THEY had bought their home. It was hard for them to realize that the wonderful house was theirs to move into whenever they chose. They spent all their time thinking about it, and what they were going to put into it. As their week with Aniele was up in three days, they lost no time in getting ready. They had to make some shift to furnish it, and every instant of their leisure was given to discussing this.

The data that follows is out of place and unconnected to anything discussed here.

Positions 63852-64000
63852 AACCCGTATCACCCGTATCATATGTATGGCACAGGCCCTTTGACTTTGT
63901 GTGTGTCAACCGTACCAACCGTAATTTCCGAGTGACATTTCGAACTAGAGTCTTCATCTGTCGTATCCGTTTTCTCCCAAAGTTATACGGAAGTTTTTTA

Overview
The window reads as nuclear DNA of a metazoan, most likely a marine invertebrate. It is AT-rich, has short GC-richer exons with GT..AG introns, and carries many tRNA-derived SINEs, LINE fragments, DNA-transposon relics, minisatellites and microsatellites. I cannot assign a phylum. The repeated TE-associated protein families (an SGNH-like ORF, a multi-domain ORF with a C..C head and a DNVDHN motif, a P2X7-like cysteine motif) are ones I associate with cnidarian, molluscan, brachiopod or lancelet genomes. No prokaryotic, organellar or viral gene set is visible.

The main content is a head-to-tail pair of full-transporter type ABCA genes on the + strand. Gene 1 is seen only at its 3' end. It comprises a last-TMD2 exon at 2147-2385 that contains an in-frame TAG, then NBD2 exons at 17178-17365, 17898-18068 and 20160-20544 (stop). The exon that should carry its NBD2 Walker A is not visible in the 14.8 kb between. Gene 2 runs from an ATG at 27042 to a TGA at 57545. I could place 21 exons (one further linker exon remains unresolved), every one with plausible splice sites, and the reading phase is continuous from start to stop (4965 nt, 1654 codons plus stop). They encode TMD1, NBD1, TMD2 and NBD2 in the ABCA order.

A person who had such a task before him would not need to look very far in Packingtown -- he had only to walk up the avenue and read the signs, or get into a street-car, to obtain full information as to pretty much everything a human creature could need. It was quite touching, the zeal of people to see that his health and happiness were provided for. Did the person wish to smoke? There was a little discourse about cigars, showing him exactly why the Thomas Jefferson Five-cent Perfecto was the only cigar worthy of the name. Had he, on the other hand, smoked too much? Here was a remedy for the smoking habit, twenty-five doses for a quarter, and a cure absolutely guaranteed in ten doses. In innumerable ways such as this, the traveller found that somebody had been busied to make smooth his paths through the world, and to let him know what had been done for him. In Packingtown the advertisements had a style all of their own, adapted to the peculiar population. One would be tenderly solicitous. "Is your wife pale?" it would inquire. "Is she discouraged, does she drag herself about the house and find fault with everything? Why do you not tell her to try Dr. Lanahan's Life Preservers?" Another would be jocular in tone, slapping you on the